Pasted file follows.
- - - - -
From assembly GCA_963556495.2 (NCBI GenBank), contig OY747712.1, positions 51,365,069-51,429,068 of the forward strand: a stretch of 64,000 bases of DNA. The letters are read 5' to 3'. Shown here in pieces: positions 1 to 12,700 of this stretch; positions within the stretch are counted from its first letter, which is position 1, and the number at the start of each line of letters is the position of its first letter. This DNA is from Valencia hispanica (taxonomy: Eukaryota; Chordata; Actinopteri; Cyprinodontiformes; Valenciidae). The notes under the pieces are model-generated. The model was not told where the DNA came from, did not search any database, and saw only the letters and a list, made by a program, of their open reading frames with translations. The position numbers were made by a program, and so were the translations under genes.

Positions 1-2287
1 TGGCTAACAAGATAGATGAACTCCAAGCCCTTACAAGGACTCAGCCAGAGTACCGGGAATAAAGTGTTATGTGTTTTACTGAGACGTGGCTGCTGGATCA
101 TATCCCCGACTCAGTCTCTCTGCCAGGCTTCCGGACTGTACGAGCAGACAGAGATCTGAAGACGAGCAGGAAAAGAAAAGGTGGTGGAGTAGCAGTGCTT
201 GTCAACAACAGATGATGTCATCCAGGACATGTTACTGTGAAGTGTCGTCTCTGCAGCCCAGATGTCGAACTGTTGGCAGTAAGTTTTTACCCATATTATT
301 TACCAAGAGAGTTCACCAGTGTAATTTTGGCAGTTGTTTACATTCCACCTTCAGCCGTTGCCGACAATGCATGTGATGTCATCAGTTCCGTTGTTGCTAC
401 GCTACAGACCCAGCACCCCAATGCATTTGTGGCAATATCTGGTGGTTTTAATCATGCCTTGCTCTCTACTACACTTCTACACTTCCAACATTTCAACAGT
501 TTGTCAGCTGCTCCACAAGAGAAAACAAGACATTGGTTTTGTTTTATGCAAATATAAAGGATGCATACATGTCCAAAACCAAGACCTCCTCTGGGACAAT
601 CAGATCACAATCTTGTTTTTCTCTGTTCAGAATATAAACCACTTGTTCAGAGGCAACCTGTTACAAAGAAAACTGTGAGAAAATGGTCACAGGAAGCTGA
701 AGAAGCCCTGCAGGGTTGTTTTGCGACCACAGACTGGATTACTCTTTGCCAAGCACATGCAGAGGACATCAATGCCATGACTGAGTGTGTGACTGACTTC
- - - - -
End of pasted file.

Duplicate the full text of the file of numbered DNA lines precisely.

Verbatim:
From assembly GCA_963556495.2 (NCBI GenBank), contig OY747712.1, positions 51,365,069-51,429,068 of the forward strand: a stretch of 64,000 bases of DNA. The letters are read 5' to 3'. Shown here in pieces: positions 1 to 12,700 of this stretch; positions within the stretch are counted from its first letter, which is position 1, and the number at the start of each line of letters is the position of its first letter. This DNA is from Valencia hispanica (taxonomy: Eukaryota; Chordata; Actinopteri; Cyprinodontiformes; Valenciidae). The notes under the pieces are model-generated. The model was not told where the DNA came from, did not search any database, and saw only the letters and a list, made by a program, of their open reading frames with translations. The position numbers were made by a program, and so were the translations under genes.

Positions 1-2287
1 TGGCTAACAAGATAGATGAACTCCAAGCCCTTACAAGGACTCAGCCAGAGTACCGGGAATAAAGTGTTATGTGTTTTACTGAGACGTGGCTGCTGGATCA
101 TATCCCCGACTCAGTCTCTCTGCCAGGCTTCCGGACTGTACGAGCAGACAGAGATCTGAAGACGAGCAGGAAAAGAAAAGGTGGTGGAGTAGCAGTGCTT
201 GTCAACAACAGATGATGTCATCCAGGACATGTTACTGTGAAGTGTCGTCTCTGCAGCCCAGATGTCGAACTGTTGGCAGTAAGTTTTTACCCATATTATT
301 TACCAAGAGAGTTCACCAGTGTAATTTTGGCAGTTGTTTACATTCCACCTTCAGCCGTTGCCGACAATGCATGTGATGTCATCAGTTCCGTTGTTGCTAC
401 GCTACAGACCCAGCACCCCAATGCATTTGTGGCAATATCTGGTGGTTTTAATCATGCCTTGCTCTCTACTACACTTCTACACTTCCAACATTTCAACAGT
501 TTGTCAGCTGCTCCACAAGAGAAAACAAGACATTGGTTTTGTTTTATGCAAATATAAAGGATGCATACATGTCCAAAACCAAGACCTCCTCTGGGACAAT
601 CAGATCACAATCTTGTTTTTCTCTGTTCAGAATATAAACCACTTGTTCAGAGGCAACCTGTTACAAAGAAAACTGTGAGAAAATGGTCACAGGAAGCTGA
701 AGAAGCCCTGCAGGGTTGTTTTGCGACCACAGACTGGATTACTCTTTGCCAAGCACATGCAGAGGACATCAATGCCATGACTGAGTGTGTGACTGACTTC